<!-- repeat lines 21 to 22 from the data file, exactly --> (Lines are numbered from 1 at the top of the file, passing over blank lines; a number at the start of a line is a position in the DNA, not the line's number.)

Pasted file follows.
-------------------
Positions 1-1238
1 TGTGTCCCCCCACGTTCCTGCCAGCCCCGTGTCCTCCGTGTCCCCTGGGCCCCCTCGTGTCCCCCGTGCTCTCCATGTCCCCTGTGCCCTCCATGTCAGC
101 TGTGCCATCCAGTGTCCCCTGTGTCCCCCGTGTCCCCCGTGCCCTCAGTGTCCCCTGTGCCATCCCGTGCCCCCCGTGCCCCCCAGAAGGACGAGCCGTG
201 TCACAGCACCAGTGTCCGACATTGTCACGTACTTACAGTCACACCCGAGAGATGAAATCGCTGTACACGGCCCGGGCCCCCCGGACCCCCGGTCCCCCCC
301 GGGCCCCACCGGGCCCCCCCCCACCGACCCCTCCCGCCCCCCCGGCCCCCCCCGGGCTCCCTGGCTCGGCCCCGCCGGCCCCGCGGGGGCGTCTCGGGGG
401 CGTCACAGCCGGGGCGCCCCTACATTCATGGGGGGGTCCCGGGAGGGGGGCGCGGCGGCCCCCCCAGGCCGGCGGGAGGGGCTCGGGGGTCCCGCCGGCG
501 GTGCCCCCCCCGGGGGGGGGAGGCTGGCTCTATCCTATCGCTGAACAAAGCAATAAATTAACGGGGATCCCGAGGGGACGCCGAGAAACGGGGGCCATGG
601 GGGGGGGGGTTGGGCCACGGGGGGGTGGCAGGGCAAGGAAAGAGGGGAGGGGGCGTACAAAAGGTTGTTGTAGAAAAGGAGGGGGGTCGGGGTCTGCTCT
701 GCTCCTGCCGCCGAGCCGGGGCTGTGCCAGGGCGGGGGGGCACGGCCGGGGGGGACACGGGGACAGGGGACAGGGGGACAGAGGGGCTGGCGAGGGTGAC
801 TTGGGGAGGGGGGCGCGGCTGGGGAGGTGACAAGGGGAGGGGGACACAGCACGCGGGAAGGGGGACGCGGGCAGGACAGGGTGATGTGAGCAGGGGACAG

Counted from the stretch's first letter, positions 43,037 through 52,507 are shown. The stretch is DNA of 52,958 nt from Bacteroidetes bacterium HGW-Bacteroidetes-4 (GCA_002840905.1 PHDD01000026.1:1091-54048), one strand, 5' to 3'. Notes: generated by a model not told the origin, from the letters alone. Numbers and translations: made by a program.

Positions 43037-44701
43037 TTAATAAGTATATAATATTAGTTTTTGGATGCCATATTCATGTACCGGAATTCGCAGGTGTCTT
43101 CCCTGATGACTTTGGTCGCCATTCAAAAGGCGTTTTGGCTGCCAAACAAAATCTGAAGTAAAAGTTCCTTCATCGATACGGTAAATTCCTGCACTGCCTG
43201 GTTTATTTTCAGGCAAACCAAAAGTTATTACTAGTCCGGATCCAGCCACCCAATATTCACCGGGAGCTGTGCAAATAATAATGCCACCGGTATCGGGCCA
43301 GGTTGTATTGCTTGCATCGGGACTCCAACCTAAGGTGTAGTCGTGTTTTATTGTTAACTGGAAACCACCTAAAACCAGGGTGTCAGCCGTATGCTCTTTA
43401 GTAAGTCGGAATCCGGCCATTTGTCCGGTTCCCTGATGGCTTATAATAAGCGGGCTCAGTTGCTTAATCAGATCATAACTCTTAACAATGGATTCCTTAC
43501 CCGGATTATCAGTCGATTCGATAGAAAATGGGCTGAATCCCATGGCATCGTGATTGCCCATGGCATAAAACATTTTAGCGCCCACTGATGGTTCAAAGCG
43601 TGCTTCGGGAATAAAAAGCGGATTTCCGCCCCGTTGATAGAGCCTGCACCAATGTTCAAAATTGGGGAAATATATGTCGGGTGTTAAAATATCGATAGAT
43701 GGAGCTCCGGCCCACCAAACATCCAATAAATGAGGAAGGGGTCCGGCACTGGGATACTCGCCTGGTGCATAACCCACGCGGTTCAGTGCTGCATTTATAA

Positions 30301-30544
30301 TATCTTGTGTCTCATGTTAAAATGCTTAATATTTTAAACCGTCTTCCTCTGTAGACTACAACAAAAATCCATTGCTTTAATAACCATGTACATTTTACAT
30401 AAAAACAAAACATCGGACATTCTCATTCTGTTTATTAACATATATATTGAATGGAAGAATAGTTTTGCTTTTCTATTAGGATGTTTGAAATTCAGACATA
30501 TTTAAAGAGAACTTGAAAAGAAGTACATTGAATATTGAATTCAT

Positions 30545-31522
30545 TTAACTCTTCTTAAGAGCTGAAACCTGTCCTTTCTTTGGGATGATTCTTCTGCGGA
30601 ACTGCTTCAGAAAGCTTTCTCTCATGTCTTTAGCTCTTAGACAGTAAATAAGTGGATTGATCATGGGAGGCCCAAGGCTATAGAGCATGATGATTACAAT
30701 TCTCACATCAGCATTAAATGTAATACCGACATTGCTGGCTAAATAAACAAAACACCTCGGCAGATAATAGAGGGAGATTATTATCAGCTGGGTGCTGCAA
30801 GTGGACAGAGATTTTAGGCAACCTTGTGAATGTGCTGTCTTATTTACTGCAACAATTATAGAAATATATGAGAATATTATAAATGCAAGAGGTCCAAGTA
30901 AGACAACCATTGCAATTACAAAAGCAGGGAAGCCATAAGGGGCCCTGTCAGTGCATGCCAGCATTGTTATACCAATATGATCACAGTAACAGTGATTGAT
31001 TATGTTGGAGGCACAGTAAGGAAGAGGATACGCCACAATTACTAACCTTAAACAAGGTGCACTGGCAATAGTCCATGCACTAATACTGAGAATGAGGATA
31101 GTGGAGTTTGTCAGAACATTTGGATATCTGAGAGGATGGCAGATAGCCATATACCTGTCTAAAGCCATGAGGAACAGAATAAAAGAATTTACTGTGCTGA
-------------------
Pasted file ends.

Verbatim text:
Positions 30301-30544
30301 TATCTTGTGTCTCATGTTAAAATGCTTAATATTTTAAACCGTCTTCCTCTGTAGACTACAACAAAAATCCATTGCTTTAATAACCATGTACATTTTACAT